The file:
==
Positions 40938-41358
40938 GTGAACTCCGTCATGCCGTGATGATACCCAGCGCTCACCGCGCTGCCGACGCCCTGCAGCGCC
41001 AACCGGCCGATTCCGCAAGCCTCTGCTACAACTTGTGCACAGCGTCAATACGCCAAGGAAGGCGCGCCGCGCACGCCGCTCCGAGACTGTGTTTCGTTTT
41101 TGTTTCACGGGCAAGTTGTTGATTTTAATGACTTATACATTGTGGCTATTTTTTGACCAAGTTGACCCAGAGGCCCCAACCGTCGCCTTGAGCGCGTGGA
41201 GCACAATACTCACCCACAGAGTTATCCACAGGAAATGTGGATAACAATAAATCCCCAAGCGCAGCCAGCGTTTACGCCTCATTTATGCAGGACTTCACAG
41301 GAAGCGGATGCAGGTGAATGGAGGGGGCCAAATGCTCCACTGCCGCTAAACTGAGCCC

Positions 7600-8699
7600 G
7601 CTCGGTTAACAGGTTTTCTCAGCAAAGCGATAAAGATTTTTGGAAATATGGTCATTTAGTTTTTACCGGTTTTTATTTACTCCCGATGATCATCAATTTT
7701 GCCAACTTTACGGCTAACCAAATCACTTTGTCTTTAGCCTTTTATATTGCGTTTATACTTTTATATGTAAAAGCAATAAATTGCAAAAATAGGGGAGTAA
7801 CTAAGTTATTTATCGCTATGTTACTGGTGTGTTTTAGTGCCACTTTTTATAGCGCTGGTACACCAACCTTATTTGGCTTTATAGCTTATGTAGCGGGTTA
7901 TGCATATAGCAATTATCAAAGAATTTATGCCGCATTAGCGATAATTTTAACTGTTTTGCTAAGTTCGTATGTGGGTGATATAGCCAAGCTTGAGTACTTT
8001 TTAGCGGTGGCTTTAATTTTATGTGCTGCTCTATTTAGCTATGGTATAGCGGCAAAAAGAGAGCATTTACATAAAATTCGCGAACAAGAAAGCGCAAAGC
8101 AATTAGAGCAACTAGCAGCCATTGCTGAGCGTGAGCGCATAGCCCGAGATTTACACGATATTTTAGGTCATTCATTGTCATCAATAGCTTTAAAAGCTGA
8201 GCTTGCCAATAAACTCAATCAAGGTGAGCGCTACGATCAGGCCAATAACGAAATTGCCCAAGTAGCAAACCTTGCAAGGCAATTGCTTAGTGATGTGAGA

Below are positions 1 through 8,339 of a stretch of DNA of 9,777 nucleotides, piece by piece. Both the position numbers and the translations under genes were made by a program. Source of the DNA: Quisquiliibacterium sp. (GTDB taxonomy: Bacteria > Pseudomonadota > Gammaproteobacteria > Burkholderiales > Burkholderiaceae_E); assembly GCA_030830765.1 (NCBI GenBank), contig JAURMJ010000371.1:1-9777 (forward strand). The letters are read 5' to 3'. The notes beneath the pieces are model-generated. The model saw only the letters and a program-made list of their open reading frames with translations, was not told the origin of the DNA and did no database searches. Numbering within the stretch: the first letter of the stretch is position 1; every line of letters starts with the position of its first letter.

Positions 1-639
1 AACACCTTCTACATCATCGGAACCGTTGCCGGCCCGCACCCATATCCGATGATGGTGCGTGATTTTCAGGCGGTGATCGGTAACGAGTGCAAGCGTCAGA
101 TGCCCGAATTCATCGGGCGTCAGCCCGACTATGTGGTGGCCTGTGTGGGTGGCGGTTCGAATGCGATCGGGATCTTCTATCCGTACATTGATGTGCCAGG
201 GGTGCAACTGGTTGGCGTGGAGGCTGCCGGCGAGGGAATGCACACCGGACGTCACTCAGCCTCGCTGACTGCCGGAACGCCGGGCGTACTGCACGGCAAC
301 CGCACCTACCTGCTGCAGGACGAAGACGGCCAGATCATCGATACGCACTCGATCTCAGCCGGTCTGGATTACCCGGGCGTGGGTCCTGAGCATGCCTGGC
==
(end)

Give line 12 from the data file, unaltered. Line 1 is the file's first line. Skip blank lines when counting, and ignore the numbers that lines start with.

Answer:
7901 TGCATATAGCAATTATCAAAGAATTTATGCCGCATTAGCGATAATTTTAACTGTTTTGCTAAGTTCGTATGTGGGTGATATAGCCAAGCTTGAGTACTTT